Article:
Even more impressively, the stream totals for Sinead O’Connor’s “Drink Before The War” ballooned to nearly 800,000 the week before it soundtracked a pivotal Euphoria moment after tallying just over 4,000 the week before. Other tracks that saw a huge boost from this season include Mahalia Jackson’s “Summertime/Sometimes I Feel Like A Motherless Child” (2,316% increase), while Big Mali’s “4,5,6” (730% increase), and Orville Peck’s “Dead Of Night,” which jumped from 65,267 streams the week before Euphoria to 595,221 the week after it soundtracked Nate and Cassie’s high-speed drunk driving.

Meanwhile, the Euphoria score’s composer, UK singer/songwriter/producer Labrinth, has arguably become as well-known as the show’s on-camera stars. It doesn’t hurt that certain high-profile pop musicians have written songs specifically to soundtrack Euphoria: James Blake’s “Pick Me Up (Euphoria)” featuring Labrinth, Tove Lo’s “How Long,” Lana Del Rey’s “Watercolor Eyes.” S2 cast addition Dominic Fike even had a full-blown music career before joining the show to play Elliot. Naturally, he got to sing a song on camera (in character), then release it on streaming platforms. Everybody wins.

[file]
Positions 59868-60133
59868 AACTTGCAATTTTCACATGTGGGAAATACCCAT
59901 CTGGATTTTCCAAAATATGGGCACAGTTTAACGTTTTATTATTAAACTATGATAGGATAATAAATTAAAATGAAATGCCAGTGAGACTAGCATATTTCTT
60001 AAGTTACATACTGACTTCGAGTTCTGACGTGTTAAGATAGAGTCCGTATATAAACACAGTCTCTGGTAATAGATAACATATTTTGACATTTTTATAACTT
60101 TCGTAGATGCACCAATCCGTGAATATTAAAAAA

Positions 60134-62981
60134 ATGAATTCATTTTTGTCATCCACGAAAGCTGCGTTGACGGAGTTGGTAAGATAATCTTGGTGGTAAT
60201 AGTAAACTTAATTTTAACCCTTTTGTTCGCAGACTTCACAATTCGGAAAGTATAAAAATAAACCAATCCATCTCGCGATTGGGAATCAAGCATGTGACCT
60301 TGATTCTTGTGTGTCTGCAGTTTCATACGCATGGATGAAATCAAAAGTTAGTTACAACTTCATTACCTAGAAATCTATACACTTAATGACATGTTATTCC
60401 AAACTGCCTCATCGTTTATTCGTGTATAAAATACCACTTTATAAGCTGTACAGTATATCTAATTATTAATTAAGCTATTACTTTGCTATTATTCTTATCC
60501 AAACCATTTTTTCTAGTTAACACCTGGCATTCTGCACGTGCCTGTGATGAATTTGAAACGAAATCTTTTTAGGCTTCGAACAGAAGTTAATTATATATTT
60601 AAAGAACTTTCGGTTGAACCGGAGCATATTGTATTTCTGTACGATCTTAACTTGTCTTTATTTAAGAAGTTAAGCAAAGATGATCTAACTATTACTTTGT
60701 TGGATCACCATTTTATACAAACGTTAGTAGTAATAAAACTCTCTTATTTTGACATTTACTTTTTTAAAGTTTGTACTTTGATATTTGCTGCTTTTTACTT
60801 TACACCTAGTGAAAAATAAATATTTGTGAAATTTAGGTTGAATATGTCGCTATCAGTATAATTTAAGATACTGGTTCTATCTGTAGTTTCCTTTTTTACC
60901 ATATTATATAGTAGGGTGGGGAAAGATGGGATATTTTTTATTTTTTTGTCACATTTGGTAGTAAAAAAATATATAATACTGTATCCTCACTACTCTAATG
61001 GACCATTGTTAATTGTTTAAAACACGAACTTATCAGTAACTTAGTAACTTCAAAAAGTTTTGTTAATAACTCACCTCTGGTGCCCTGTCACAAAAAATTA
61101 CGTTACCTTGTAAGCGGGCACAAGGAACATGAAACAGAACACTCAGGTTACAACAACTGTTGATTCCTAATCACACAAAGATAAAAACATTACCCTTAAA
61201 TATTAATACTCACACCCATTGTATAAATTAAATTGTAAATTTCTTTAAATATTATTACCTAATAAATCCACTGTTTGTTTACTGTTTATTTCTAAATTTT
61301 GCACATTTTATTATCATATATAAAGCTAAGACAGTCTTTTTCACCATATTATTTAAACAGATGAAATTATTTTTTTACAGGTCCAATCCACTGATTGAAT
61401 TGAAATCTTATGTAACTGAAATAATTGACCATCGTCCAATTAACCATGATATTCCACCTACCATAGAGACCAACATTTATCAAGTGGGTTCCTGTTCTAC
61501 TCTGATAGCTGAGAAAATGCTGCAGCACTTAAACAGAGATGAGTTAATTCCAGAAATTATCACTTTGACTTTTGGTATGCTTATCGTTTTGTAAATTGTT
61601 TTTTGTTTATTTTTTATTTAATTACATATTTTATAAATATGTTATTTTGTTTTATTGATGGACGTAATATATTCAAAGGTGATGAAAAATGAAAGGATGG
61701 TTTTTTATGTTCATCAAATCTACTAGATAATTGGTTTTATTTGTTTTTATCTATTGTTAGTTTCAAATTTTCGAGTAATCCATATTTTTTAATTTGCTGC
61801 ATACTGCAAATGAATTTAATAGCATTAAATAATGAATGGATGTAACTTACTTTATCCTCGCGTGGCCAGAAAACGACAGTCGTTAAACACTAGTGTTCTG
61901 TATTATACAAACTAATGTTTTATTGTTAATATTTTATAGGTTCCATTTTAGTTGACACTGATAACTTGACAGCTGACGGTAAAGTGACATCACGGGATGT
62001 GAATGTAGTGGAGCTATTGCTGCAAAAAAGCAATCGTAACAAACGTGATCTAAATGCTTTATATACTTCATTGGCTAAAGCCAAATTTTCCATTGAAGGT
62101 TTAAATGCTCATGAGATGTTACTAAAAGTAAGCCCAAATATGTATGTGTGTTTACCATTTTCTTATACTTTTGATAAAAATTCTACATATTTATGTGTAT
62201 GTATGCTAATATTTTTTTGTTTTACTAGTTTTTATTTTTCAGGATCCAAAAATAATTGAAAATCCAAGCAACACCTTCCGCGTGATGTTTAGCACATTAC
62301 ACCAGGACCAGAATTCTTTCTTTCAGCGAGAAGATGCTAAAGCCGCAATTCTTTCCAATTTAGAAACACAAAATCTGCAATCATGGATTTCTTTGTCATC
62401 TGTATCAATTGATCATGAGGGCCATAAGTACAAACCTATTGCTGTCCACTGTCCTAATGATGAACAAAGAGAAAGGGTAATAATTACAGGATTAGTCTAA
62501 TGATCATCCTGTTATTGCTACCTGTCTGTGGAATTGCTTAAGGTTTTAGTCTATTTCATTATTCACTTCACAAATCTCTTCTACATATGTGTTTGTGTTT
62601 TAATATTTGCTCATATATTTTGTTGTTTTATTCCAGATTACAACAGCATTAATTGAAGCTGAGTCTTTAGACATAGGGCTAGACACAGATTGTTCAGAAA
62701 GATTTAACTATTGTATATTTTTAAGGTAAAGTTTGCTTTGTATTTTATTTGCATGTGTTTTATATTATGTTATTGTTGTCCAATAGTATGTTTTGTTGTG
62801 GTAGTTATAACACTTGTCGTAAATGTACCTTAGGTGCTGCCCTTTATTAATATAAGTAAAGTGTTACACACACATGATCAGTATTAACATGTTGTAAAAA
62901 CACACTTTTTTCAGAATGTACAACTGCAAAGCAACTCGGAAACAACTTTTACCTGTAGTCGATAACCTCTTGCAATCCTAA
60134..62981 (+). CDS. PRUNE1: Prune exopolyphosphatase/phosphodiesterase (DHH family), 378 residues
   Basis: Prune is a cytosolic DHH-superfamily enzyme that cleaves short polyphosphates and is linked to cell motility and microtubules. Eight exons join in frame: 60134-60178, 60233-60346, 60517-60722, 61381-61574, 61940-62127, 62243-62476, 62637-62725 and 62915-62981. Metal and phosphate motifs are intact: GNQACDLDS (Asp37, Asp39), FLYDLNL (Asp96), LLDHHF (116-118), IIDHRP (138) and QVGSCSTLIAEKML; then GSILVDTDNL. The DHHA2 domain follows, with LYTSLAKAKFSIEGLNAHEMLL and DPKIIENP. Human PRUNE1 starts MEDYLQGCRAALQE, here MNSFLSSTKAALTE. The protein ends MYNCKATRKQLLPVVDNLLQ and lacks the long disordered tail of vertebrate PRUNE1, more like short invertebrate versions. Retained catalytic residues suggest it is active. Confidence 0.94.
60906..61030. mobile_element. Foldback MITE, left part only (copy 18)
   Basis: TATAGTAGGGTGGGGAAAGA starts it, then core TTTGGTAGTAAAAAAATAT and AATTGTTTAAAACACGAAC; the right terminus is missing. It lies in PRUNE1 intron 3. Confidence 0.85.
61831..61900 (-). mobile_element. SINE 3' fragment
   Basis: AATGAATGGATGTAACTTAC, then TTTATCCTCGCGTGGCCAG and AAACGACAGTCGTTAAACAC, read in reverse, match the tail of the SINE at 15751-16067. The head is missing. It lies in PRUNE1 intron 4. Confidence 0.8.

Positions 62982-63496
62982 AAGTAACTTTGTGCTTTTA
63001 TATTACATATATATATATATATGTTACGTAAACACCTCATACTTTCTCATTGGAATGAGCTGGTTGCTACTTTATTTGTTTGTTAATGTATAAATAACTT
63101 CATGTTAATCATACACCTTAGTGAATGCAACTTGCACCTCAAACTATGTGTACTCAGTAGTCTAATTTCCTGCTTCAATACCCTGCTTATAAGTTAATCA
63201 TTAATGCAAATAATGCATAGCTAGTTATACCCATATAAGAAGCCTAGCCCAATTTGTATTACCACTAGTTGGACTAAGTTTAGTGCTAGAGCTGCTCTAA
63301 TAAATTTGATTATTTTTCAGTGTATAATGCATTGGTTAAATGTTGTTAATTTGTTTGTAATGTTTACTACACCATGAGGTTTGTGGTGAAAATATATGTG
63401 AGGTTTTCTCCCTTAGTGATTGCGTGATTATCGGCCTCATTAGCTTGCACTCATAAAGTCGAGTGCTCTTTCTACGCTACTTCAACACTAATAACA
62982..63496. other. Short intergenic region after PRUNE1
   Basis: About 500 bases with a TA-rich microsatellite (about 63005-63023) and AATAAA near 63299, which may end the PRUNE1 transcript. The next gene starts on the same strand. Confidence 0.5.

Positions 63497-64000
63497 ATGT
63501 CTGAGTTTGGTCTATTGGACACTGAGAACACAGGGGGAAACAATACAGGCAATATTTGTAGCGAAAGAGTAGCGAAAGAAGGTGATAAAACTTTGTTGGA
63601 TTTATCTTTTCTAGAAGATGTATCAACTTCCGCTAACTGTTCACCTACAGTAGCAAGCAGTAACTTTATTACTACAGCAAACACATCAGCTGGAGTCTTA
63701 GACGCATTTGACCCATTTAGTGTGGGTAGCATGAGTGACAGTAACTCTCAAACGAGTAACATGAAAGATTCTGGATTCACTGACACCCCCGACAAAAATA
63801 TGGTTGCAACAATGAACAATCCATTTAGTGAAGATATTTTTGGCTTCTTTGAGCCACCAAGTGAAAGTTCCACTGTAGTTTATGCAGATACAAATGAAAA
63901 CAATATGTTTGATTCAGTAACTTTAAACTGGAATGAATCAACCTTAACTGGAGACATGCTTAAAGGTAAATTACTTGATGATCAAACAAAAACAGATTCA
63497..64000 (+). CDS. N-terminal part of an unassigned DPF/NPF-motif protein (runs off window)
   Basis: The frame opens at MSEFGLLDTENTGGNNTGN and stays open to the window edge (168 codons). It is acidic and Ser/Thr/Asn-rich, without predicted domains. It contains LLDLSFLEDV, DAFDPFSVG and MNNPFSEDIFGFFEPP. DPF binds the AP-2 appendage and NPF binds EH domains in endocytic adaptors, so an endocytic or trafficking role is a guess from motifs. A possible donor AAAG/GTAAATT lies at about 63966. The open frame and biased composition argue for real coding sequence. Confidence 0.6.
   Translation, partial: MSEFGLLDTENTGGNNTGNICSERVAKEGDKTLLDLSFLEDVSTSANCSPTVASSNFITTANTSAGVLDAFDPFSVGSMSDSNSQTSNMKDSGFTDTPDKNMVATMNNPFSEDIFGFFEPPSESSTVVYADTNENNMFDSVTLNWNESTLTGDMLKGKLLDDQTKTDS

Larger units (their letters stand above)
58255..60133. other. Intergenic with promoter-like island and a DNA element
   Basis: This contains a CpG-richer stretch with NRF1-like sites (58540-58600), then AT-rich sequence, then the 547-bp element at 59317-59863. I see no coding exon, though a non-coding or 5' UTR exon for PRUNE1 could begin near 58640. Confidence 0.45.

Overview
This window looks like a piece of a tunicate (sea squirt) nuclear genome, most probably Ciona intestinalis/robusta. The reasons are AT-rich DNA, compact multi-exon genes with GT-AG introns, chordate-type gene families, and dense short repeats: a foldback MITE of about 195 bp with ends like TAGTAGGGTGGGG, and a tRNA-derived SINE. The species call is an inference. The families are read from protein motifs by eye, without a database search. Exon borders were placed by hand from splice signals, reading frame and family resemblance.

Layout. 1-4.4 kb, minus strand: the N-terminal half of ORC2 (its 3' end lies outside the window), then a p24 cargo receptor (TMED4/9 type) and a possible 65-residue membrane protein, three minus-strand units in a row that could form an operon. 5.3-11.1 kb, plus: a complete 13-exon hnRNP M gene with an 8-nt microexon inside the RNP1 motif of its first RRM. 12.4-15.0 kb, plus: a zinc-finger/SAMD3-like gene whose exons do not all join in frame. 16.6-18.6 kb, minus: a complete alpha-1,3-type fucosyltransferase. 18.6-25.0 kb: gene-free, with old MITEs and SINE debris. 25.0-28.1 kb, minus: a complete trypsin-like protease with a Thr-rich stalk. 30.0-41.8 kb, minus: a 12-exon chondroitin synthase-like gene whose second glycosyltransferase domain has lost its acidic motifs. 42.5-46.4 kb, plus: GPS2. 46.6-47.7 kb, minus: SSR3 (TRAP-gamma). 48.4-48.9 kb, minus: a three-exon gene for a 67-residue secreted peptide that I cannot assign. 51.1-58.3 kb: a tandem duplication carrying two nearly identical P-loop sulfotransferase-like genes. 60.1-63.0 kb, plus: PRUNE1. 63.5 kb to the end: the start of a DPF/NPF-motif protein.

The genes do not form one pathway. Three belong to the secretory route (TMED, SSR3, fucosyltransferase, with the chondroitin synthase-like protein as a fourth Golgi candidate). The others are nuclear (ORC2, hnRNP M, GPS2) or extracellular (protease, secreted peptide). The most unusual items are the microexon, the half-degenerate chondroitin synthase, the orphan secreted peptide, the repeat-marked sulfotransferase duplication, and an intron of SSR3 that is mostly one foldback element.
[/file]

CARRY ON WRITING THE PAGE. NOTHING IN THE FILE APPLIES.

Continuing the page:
And about those streaming platforms: The trimmed-down (and much-memed) “Elliot’s Song” has gathered more than 5 million streams, no doubt boosted from series star Zendaya’s vocal. In fact, Zendaya’s guest verse served as a fun reminder that she used to release made-for-teens pop songs via Disney’s Hollywood Records in the early ’10s. Meanwhile, Labrinth and Zendaya’s gospel-inspired song “I’m Tired” has amassed more than 17 million streams on Spotify, which makes sense when you consider how it was utilized on the show. In Season 2, Episode 4, “You Who Cannot See, Think Of Those Who Can,” Labrinth makes an appearance to sing “I’m Tired” live, as Zendaya’s drug-addled Rue hallucinates walking into a church and embracing the pastor (Labrinth, a stand-in for her late father). Her character’s mind might be clouded by drugs and addiction, but her pain at losing a parent to cancer is made more poignant by “I’m Tired,” which Labrinth wrote in collaboration with Zendaya and Levinson.